Real Chinese Internal Boxing*, or Nei Jia Quan as it is called in Chinese, is designed to get you home alive. It is not designed for sport or for entertainment.
But there’s more to it than that. Much more.
One thing most people don’t realize is that these arts are not just for fighting. It is true that they were designed (if properly trained) to be very good and efficient at fighting, but that is only one aspect of the art. The fighting part is the most accessible aspect for some people, but it is only a small part of the full, hidden potential of the Chinese internal martial arts.
That is why Tai Chi, a martial art, can be adopted for health and fitness only programs. Even the Chinese Boxing system of Fujian White Crane (Fukien White Crane), which was designed for use in lethal combat and has little value in terms of life nurturing (Yang Shen), is still an entry point to higher cultivation.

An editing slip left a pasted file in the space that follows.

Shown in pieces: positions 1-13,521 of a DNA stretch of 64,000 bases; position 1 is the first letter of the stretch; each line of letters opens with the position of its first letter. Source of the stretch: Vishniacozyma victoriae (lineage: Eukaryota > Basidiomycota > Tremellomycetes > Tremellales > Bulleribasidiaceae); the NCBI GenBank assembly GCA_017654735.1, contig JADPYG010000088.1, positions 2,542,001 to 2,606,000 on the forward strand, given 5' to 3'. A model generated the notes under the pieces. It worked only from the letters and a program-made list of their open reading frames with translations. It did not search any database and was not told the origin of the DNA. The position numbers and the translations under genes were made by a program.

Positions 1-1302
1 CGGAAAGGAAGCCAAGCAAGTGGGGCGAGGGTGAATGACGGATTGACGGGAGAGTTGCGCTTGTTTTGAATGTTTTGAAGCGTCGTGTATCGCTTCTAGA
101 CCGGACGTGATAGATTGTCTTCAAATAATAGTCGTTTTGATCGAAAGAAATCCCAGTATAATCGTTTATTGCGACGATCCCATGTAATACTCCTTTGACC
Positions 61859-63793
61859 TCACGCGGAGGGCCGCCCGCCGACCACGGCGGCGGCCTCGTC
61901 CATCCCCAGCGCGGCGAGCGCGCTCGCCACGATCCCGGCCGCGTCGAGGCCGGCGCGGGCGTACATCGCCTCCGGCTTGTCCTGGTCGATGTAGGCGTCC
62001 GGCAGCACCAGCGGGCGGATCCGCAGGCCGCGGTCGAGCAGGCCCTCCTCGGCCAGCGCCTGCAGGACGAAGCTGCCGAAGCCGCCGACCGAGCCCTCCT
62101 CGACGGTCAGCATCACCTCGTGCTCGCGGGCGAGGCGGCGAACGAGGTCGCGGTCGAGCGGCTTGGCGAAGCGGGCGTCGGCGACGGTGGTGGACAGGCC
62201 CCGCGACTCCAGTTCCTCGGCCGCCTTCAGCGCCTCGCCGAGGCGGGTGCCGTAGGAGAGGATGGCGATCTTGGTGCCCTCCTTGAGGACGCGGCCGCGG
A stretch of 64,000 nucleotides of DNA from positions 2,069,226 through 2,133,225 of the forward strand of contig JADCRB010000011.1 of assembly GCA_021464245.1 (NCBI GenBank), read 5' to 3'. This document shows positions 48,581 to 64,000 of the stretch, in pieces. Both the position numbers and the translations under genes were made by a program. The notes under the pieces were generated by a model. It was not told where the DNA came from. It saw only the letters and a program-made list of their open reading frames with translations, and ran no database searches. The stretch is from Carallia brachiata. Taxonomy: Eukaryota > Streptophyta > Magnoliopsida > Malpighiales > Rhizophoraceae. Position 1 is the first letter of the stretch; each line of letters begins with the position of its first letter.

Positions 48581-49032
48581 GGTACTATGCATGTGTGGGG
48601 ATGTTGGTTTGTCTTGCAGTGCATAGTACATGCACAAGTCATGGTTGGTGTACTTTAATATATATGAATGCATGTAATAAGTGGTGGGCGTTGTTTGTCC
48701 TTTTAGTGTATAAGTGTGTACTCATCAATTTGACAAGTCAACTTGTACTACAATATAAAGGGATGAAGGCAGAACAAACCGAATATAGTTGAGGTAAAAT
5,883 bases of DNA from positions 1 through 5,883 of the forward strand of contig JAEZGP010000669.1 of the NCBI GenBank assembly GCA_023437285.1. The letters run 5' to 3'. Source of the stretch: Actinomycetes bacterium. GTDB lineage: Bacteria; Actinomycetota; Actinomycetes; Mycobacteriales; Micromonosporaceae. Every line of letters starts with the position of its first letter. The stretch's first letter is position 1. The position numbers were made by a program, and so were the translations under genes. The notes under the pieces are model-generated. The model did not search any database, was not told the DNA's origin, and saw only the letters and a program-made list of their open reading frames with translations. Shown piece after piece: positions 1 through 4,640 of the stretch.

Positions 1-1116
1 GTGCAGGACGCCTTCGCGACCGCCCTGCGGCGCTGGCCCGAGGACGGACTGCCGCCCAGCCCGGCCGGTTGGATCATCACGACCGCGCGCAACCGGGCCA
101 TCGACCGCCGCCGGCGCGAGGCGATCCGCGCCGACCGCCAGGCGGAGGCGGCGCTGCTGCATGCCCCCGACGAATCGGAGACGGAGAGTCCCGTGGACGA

The Chinese internal martial arts have health and spiritual components that far surpass their physical self-defense applications. The progression is this:
1) Physical Discipline
2) Mental Alertness
3) Spiritual Awareness
That is why Nei Jia Quan can be one entry point to Nei Dan, or internal alchemy. All you need is a little Kung Fu, a great attitude, and an iron determination.
* Technically speaking, Kung Fu is not the correct name for Chinese martial arts. It means “skill obtained through hard work over time” or “time well spent”. Accomplished martial artists have “Kung Fu”, but then so do master chefs and great belly dancers.